The Pro Football Hall of Fame will welcome seven new members–Morten Anderson, Terrell Davis, Kenny Easley, Jerry Jones, Jason Taylor, LaDainian Tomlinson and Kurt Warner–to Canton as part of the 2017 class. It’s an impressive group, and they undoubtedly deserve their time in the spotlight, but it’s never too early to start looking ahead.
2018 has a handful of intriguing potential candidates, ranging from those who were finalists but didn’t make the cut in 2017, to players who will be eligible for the first time. Here’s a look at the most notable names who will be vying for election in February:
Finalists From 2017
Tony Boselli, Tackle
Isaac Bruce, Wide Receiver
Don Coryell, Coach
Brian Dawkins, Defensive Back
Alan Faneca, Guard
Joe Jacoby, Tackle
Ty Law, Defensive Back
John Lynch, Defensive Back
Kevin Mawae, Center
Terrell Owens, Wide Receiver
Paul Tagliabue, Commissioner
In 2017, there were 15 modern-era finalists. The first five eliminated from consideration were Bruce, Coryell, Faneca, Jacoby and Owens, while the next batch of eliminations removed Boselli, Dawkins, Law, Lynch and Mawae. The remaining five all received the necessary 80 percent of the vote and were enshrined. Tagliabue, along with Jerry Jones, was a contributor finalist but didn’t get 80 percent of the vote.
TO has to be the most intriguing name from this list. A finalist two years in a row, he has the numbers that would suggest an obvious Hall-of-Fame induction, as he ranks second all-time in receiving yards, third in receiving touchdowns and eighth in receptions. During an 11-year span from 1998 through 2008, he had 16-game averages of 87 receptions, 1,291 yards and 13 touchdowns.
There is speculation, however, that he hasn’t yet been voted in because of what he did off the field, where he was a divisive and controversial figure who often served as a locker-room distraction.
“But that’s what’s so ridiculous to me, to be frank, because don’t tell me that you’re going to make him wait two, three years, five years, whatever it is, simply because you felt he was a bad teammate, but he’ll get in, you’ll vote for him at some point,” said ESPN’s Jim Trotter. “If you’re not willing to vote for him now you shouldn’t be willing to vote for him in five years. He should be judged simply on his merits, in my opinion, and I’m not one of those people who believe in sending messages.”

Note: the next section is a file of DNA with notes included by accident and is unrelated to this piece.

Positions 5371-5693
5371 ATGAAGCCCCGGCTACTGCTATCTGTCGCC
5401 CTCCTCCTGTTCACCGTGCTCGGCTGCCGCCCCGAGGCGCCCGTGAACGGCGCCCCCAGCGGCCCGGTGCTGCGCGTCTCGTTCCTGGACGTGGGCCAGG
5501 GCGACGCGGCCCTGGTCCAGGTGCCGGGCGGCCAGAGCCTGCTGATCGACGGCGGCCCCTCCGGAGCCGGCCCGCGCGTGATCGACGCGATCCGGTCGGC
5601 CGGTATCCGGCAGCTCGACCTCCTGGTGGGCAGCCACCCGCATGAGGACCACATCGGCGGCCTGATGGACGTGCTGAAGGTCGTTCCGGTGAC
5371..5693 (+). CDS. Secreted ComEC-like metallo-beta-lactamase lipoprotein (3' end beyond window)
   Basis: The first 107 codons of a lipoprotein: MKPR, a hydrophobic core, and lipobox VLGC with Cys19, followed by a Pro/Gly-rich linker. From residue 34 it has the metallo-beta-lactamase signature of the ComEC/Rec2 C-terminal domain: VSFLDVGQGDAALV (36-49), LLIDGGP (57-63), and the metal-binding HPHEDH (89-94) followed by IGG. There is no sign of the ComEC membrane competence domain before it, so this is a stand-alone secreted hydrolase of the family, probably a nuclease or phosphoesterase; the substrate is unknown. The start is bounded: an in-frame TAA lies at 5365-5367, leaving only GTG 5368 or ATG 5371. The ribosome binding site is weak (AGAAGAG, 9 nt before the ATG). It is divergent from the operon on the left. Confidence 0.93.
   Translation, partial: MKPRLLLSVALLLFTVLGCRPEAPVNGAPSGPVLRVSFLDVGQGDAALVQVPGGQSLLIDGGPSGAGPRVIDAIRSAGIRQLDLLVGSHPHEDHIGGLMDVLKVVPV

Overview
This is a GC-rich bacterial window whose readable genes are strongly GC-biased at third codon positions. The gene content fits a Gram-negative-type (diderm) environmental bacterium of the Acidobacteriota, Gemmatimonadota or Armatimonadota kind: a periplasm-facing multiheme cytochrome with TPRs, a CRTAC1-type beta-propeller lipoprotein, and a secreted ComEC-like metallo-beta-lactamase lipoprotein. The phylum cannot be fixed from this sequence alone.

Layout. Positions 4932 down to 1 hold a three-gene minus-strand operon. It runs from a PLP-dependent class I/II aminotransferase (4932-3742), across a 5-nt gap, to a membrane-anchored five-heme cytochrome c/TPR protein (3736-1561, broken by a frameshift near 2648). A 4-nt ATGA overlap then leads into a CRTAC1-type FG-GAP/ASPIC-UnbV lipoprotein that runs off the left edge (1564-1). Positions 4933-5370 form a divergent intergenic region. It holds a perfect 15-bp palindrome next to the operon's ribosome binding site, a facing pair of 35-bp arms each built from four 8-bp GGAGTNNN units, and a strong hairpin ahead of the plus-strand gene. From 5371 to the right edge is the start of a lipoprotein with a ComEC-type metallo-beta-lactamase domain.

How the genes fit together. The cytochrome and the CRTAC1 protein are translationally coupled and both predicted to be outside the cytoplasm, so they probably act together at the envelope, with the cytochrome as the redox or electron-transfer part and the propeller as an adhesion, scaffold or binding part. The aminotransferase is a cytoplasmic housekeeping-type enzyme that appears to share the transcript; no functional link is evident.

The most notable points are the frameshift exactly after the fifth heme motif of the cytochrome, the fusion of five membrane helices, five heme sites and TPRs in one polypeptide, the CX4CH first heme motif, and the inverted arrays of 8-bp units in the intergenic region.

Owens should ultimately get in, but it’s going to be interesting–and frustrating–to see how much longer he has to wait.
1st-Year Eligible Players
Ronde Barber, Defensive Back
Matt Birk, Center
Donald Driver, Wide Receiver
Steve Hutchinson, Guard
Ray Lewis, Linebacker
Randy Moss, Wide Receiver
Jeff Saturday, Center
Richard Seymour, Defensive Lineman
Brian Urlacher, Linebacker
Lewis is the most obvious candidate to be a first-ballot Hall of Famer. Anchoring some of the best defensive units of all-time, he finished his 17-year NFL career with 13 Pro Bowl nods, seven First Team All Pro selections, two Defensive Player of the Year awards and two Super Bowls.
“Ray Lewis will not only be remembered as one of the greatest to play his position, he will also be thought of as one of the greatest players in NFL history,” said Ravens GM Ozzie Newsome. “And, he is one of the greatest without a doubt.”
Moss is also a good bet to go in on his first ballot. One of the most terrifying, athletic specimens of all-time, he tallied 982 receptions (15th all-time), 15,292 receiving yards (third) and 156 receiving touchdowns (second). His 23 receiving touchdowns in 2007 remains a single-season record.